Scorpion hunter, drug discoverer

Daniel Turnberg Travel Fellowship awardee Dr Mohamed A. Abdel-Rahman explains his work.

Many scientists try to design drugs in the laboratory or through computer programmes. But we’re searching for new drugs in the venom of snakes and scorpions.

My name is Dr Mohamed A. Abdel-Rahman, and I’ve worked with venomous animals in Egypt for over twenty years. I’m now an Associate Professor at Suez Canal University, and my research group is very interested in the uses of natural toxins.

Venoms are more complicated and powerful than we realise. They can kill bacteria and viruses, work as diagnostic and therapeutic agents of cancer, act as powerful insecticides and even supply pain relief.

Newly caught scorpions © Dr Mohamed A. Abdel-Rahman

We collect the venom from local scorpions and snakes that we catch ourselves. Scorpions are nocturnal animals, so it’s better to wait until after the sun sets. Then we drive out west into the Sinai desert, and get out the UV lamps. Because scorpions’ bodies glow bright blue-green under UV light, we can hunt them very easily, especially on moonless nights.

My first ever field trip collecting scorpions in 2001 in Wadi Al Arbaeen in St Catherine protectorate, South Sinai (just north of Sharm el Sheikh). I'm second from the left sitting next to my PhD supervisor. © Dr Mohamed A. Abdel-Rahman

Back at the lab, we milk the venom using a range of methods. For example with scorpions, we pass electricity through the venom gland in the spike at the end of the tail. With snakes, we use mechanical stimulation instead – we trick the snakes into biting a rubber bung and drain out the venom in a container.

The venom from these animals is a powerful biological cocktail. We have to isolate each protein using sophisticated profiling techniques called venomics and test their properties individually. I started the experimental work characterising these peptides with colleagues at Sheffield Hallam University in 2012, thanks to the Academy’s Daniel Turnberg Travel Fellowship. We’ve continued the collaboration, and supported three Egyptian and British students to get their PhD degrees on this work, with another Egyptian PhD student out working in Sheffield now.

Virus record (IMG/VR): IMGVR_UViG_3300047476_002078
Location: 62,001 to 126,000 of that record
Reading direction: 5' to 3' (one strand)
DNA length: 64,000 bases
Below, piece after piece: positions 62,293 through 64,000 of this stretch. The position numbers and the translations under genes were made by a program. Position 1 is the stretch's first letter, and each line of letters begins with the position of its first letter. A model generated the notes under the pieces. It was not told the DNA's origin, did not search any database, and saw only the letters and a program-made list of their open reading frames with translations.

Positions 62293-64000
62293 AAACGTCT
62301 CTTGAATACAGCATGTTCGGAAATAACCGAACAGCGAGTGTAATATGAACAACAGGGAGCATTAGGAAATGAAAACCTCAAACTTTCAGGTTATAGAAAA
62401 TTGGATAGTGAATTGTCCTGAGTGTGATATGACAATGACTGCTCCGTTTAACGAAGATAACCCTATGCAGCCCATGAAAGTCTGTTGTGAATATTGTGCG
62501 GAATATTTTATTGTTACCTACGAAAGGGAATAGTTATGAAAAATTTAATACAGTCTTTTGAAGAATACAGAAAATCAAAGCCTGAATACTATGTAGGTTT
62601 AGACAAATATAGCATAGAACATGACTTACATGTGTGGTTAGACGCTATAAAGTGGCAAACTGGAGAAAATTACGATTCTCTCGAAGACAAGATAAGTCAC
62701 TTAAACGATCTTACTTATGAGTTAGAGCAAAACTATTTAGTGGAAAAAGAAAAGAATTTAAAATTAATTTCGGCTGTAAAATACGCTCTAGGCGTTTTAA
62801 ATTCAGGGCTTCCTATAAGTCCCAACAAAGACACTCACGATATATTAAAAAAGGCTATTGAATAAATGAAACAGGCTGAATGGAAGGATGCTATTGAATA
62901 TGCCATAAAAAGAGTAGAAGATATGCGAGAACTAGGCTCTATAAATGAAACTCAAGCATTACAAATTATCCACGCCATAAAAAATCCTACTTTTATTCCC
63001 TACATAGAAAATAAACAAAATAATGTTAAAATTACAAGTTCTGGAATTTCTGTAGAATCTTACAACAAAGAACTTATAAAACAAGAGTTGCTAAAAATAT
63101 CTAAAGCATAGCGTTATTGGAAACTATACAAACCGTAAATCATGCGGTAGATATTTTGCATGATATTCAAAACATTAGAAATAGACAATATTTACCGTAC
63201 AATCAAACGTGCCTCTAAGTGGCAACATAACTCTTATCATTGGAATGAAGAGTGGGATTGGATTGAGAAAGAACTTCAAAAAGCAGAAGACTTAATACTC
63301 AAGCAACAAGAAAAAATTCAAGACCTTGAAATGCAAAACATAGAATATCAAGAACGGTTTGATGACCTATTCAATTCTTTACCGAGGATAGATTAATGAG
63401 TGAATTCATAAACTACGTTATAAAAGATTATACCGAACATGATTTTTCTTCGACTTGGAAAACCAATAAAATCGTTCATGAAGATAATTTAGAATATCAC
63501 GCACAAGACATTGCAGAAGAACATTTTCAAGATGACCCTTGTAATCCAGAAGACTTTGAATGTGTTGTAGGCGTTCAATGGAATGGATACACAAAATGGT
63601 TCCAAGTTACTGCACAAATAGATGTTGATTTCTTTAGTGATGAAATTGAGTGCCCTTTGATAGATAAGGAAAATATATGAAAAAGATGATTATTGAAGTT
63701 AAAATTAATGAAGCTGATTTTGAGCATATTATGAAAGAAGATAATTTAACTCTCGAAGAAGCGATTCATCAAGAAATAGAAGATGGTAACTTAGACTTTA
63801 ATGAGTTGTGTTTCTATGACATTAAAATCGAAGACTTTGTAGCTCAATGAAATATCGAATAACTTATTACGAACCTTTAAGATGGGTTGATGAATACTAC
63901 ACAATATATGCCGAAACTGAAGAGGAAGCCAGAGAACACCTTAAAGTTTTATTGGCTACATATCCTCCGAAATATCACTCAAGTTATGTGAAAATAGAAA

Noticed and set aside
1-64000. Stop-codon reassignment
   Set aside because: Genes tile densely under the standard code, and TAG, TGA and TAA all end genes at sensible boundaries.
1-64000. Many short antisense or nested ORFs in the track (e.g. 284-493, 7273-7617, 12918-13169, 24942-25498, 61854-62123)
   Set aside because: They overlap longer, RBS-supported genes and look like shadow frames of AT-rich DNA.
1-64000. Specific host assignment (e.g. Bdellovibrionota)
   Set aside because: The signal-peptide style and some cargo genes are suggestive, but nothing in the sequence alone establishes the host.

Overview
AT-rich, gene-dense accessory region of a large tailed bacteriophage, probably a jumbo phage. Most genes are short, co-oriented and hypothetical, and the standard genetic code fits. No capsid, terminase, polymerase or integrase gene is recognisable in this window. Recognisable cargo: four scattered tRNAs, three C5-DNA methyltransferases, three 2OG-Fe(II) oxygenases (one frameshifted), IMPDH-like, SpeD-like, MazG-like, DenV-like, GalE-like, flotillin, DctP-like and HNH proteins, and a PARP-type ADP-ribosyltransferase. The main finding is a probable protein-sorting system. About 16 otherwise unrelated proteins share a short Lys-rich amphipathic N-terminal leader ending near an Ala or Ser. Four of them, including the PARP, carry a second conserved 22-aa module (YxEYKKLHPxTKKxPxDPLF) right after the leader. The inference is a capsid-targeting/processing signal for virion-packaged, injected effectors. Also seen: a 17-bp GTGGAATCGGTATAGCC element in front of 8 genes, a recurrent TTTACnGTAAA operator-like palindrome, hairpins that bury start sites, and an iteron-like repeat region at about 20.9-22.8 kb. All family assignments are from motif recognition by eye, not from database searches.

One of my PhD students handling our scorprons © Dr Mohamed A. Abdel-Rahman

Today, I focus on the Egyptian Scorpion, Scorpio maurus palmatus. With colleagues in Mexico, Japan and Egypt, I investigated one of the peptides we isolated from this species, called Smp76. In the laboratory, we found Smp76 was able to protect cells from hepatitis C virus infection, and it also killed dengue virus. We have obtained a patent on this peptide and clinical trials will start shortly.

Venom research is a relatively neglected area, and we should do more to understand the potential of these naturally occurring drugs. I want to thank the Academy of Medical Sciences and the Turnberg family for supporting us. Hopefully one day research with the native animals of countries like Egypt can benefit people around the world. 


Dr Mohamed A. Abdel-Rahman is Associate Professor of Toxinology and Physiology at Suez Canal University, Egypt. He won a Daniel Turnberg Travel Fellowship in 2012 to work at Sheffield Hallam University. Read more about the most recent Turnberg Alumni conference in 2019, where we spoke with Mohamed.

The Daniel Turnberg Travel Fellowship programme has supported over 270 UK-Middle East exchange visits over the last ten years. This work is generously supported by the Daniel Turnberg Memorial Fund.

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